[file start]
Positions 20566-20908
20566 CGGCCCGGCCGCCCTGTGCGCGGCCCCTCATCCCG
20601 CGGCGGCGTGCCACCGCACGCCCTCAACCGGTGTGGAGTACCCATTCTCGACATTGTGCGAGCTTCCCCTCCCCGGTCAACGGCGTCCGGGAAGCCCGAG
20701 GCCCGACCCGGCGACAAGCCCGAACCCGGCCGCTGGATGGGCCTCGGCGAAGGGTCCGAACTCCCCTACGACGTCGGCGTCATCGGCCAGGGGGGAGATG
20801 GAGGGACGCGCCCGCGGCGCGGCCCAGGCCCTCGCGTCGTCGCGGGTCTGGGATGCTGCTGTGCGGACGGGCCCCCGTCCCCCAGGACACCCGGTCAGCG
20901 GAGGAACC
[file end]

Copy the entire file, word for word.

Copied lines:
Positions 20566-20908
20566 CGGCCCGGCCGCCCTGTGCGCGGCCCCTCATCCCG
20601 CGGCGGCGTGCCACCGCACGCCCTCAACCGGTGTGGAGTACCCATTCTCGACATTGTGCGAGCTTCCCCTCCCCGGTCAACGGCGTCCGGGAAGCCCGAG
20701 GCCCGACCCGGCGACAAGCCCGAACCCGGCCGCTGGATGGGCCTCGGCGAAGGGTCCGAACTCCCCTACGACGTCGGCGTCATCGGCCAGGGGGGAGATG
20801 GAGGGACGCGCCCGCGGCGCGGCCCAGGCCCTCGCGTCGTCGCGGGTCTGGGATGCTGCTGTGCGGACGGGCCCCCGTCCCCCAGGACACCCGGTCAGCG
20901 GAGGAACC